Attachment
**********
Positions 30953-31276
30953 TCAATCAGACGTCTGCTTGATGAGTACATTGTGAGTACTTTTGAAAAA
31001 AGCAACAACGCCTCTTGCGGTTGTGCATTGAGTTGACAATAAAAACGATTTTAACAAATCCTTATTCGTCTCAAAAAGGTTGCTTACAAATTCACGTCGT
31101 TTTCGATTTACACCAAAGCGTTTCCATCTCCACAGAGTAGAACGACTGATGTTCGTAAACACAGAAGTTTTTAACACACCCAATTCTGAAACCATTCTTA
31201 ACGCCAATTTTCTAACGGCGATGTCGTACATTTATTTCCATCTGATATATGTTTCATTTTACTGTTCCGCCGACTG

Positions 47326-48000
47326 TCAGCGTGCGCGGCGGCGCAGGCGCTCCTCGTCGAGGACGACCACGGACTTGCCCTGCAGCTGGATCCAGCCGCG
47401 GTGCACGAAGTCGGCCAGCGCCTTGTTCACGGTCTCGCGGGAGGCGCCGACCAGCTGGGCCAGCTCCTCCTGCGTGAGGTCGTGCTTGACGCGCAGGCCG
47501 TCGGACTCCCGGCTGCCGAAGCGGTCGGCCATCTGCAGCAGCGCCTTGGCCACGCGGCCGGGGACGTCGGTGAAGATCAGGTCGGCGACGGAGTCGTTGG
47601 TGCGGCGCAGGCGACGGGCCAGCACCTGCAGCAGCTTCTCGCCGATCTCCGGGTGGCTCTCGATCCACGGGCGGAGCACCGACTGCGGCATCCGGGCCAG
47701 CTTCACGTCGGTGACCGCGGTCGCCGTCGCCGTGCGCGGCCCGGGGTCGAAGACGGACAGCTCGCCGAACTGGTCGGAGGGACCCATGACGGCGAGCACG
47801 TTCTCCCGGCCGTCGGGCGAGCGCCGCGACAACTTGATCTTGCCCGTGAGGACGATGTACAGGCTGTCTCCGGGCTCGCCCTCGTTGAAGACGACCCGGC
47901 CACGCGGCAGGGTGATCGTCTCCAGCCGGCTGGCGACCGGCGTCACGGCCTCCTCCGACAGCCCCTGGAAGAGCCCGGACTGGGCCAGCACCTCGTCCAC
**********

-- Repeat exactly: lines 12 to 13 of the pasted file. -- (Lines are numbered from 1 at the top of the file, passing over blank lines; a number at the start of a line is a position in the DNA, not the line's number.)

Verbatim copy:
47801 TTCTCCCGGCCGTCGGGCGAGCGCCGCGACAACTTGATCTTGCCCGTGAGGACGATGTACAGGCTGTCTCCGGGCTCGCCCTCGTTGAAGACGACCCGGC
47901 CACGCGGCAGGGTGATCGTCTCCAGCCGGCTGGCGACCGGCGTCACGGCCTCCTCCGACAGCCCCTGGAAGAGCCCGGACTGGGCCAGCACCTCGTCCAC